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by Mark Richards
Enterprise Architecture (EA) is one of the most misunderstood terms in our industry. Ask 10 people what EA is and you will get 10 different answers. To better understand what EA is and how it impacts your company (and you!) we will go back in time to maritime Britain in the late 1700's. Through exercises in designing a fleet of war ships and making decisions about what to do with the fleet you will understand the various approaches, directions, and implications of EA and how necessary EA is to achieve any company goal. So put your admirals hat on and climb aboard for a maritime adventure you won't forget!
Prerequisite: Not prone to sea sickness, willingness to have fun
by Mark Richards
I commonly think of those of us in the IT industry as problem solvers. Whether developer, designer, or architect, we are all presented with problems and work to find a way to solve them, usually through technology. In my opinion this is what makes this industry so much fun. Let's face it - we all love challenges. Sometimes, however, the problems we have to solve are hard - really hard. So how do you go about solving really hard problems? That's what this session is about - Heuristics, the art of problem solving. In this session you will learn how to approach problems and also learn some the common techniques for solving them effectively. So put on your thinking cap and get ready to solve some easy, fun, and hard problems.
Prerequisite: An open mind and a willingness to learn how to better approach and solve problems
by Ted Neward
Building an application is not the straightforward exercise it used to be. Decisions regarding which architectural approaches to take (n-tier, client/server), which user interface approaches to take (Smart/rich client, thin client, Ajax), even how to communicate between processes (Web services, distributed objects, REST)... it's enough to drive the most dedicated designer nuts. This talk discusses the goals of an application architecture and why developers should concern themselves with architecture in the first place. Then, it dives into the meat of the various architectural considerations available; the pros and cons of JavaWebStart, ClickOnce, SWT, Swing, JavaFX, GWT, Ajax, RMI, JAX-WS, , JMS, MSMQ, transactional processing, and more.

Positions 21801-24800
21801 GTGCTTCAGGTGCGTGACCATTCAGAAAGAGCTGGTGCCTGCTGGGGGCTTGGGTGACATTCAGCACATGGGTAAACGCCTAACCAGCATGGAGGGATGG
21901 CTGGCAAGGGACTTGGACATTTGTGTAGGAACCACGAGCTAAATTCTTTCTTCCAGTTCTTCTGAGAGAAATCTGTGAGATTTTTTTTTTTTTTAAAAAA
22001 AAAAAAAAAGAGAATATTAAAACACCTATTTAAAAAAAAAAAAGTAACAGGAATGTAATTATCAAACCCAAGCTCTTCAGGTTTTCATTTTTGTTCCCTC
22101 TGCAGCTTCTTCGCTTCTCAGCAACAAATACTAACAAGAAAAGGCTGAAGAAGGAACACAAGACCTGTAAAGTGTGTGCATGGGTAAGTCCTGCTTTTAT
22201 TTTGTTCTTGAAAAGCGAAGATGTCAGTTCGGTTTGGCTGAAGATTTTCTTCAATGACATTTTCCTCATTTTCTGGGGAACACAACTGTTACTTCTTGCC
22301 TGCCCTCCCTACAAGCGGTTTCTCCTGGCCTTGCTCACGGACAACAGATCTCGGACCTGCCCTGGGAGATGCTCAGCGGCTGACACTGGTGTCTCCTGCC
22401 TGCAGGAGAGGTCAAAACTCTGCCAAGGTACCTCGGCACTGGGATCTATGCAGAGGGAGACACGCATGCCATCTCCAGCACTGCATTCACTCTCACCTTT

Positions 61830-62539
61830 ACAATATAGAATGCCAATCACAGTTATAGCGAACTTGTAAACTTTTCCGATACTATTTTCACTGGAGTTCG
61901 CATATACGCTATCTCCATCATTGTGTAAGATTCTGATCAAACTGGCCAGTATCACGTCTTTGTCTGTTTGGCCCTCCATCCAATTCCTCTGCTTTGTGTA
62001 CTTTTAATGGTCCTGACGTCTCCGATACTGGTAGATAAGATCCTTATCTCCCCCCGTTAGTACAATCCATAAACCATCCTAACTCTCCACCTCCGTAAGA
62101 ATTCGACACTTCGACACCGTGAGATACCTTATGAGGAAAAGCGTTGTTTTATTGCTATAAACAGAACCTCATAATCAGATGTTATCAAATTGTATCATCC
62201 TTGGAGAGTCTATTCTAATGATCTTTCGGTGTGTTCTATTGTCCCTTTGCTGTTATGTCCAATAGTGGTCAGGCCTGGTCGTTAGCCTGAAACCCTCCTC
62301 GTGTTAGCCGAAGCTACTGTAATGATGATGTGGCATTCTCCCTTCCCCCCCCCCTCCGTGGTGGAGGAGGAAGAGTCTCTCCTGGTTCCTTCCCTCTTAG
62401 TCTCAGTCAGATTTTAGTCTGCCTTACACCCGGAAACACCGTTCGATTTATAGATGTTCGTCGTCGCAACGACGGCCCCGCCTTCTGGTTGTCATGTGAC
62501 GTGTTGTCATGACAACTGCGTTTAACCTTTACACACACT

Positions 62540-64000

After that, the basic architectural discussion from the first part is, with the aid of the audience in a more interactive workshop style, applied to a real-world problem, discussing the performance and scalability ramifications of the various communication options, user interface options, and more.
by Ted Neward
Fred Brooks said, "How do we get great designers? Great designers design, of course." So how do we get great architects? Great architects architect. But architecting a software system is a rare opportunity for the non-architect.
The kata is an ancient tradition, born of the martial arts, designed to give the student the opportunity to practice more than basics in a semi-realistic way. The coding kata, created by Dave Thomas, is an opportunity for the developer to try a language or tool to solve a problem slightly more complex than "Hello world". The architectural kata, like the coding kata, is an opportunity for the student-architect to practice architecting a software system.
In this session, attendees will be split into small groups and given a "real world" business problem (the kata). Attendees will be expected to formulate an architectural vision for the project, asking questions (of the instructor) as necessary to better understand the requirements, then defend questions (posed by both the instructor and their fellow attendees) about their choice in technology and approach, and then evaluate others' efforts in a similar fashion. No equipment is necessary to participate--the great architect has no need of tools, just their mind and the customers' participation and feedback.
23rd–25th September 2011